On gardening: Japanese aucuba stunning in the winter landscape

McClatchy-Tribune News ServiceDecember 23, 2011 

For winter landscape interest, it is hard to beat the Japanese aucuba. A few years ago this struck home to me as we were filming a TV segment at one of my favorite small gardens, the Biedenharn Museum and Gardens in Monroe, La. I was stunned with their aucuba, who knew they could produce such a stunning winter look?

Now you are probably thinking I am talking about the variegated foliage that is almost as colorful as a tropical leafed croton. In a way you might be right but what I am referring to are the cherry red fruit that are giant-sized compared to a holly. My guess is that even if you’ve grown the aucuba you might not have ever seen the fruit.

If you have an aucuba or two and wonder why you do not have red fruit, then it’s probably an issue of sex. Aucubas are like many other shrubs in that male and female varieties must be in the garden to get the prized red, winter fruit.

Though the aucuba comes from the Himalayas and Japan it is one of the finest shrubs for the landscape in zones 6-10. The variegated forms brighten up the shade garden better than almost any other shrub. In fact, all aucubas are made for the shaded to part-shade woodland landscape. Many of you may even find it strange to know they are in the dogwood family.

Though we typically think of the gold spotted or variegated varieties, there are several green-leafed selections as well. The variegated female selections will produce the large red fruit but it is the green-leafed selections that almost give a Christmas-like appeal when loaded with the fruit. They almost look artificial.

Place your aucuba plant in partial shade to shade; they abhor full sun. Prepare the soil by incorporating 3 to 4 inches of organic matter, and two pounds of a 5-10-5 fertilizer per 100 square feet of planting area, tilling deeply.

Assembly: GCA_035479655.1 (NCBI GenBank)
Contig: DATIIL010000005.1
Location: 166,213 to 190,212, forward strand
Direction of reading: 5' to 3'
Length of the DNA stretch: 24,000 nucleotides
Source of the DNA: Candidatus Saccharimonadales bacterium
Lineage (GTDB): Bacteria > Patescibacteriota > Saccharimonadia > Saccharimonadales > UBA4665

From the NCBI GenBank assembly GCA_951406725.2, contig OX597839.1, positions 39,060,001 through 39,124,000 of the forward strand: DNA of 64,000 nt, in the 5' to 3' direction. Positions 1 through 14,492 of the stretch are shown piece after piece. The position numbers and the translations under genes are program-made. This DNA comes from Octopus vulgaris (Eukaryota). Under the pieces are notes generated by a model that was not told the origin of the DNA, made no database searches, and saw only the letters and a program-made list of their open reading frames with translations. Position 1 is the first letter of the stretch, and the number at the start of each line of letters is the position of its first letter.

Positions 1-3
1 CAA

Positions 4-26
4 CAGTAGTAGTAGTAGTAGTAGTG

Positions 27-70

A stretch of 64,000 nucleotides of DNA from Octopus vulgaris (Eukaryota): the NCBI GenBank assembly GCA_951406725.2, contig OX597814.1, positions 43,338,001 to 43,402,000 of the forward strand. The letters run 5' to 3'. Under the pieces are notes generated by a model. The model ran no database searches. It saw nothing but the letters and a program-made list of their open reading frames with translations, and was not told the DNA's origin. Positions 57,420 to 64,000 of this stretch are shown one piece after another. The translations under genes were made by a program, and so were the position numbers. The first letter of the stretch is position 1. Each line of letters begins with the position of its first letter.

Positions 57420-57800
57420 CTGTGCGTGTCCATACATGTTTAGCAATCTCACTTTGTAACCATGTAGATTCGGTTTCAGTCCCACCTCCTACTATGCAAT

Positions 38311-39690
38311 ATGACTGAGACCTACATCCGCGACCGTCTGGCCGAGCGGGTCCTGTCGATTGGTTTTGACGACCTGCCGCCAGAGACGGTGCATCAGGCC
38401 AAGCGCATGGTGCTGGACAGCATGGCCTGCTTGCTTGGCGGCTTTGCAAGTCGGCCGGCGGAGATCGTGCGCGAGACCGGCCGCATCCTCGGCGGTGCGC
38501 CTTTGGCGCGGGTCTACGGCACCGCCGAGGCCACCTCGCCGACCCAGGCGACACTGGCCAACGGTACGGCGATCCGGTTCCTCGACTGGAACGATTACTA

Dig the planting hole three to five times as wide as the rootball but no deeper. When you dig these large holes, you are opening the door to the fastest root expansion and establishment in your bed. Place the plant in the hole and backfill with soil to two-thirds the depth. Tamp the soil and water to settle, add the remaining backfill, repeat the process and apply mulch.

Moisture is critical the first year on newly planted shrubs, so water deeply when required. Feed four weeks after transplanting with a slow-released fertilizer like an 8-8-8 or 12-6-6 at one pound per 100 square feet of bed space. Fertilize established plantings in March.

Prune lightly anytime to shape and keep bushy. To generate new canes, remove older ones near the base during the late winter. Occasionally, mealy bugs can be a problem so treat as needed, but don’t let this deter you from planting some.

Try planting aucubas boldly in groups around fatsia for a tropical look. I have seen green types with the fruit grown very effectively near camellias like Professor Charles S. Sergeant that has dark-red, anemone-type blossoms. Bedding plants work quite well as companions. Grow lilac-colored impatiens in front of the more brightly variegated forms.

If indeed you want the winter landscape-enhancing red fruit, then variety selection is critical. Unfortunately, many aucubas are sold generically, but there are about 25 varieties in the trade. This means it is possible for your favorite garden center to locate male and female varieties for you if they don’t have them already.

Norman Winter, executive director of The National Butterfly Center in Mission, Texas, is author of “Tough-as-Nails Flowers for the South” and “Captivating Combinations in the Garden.”

Contact him at winter@naba.org.

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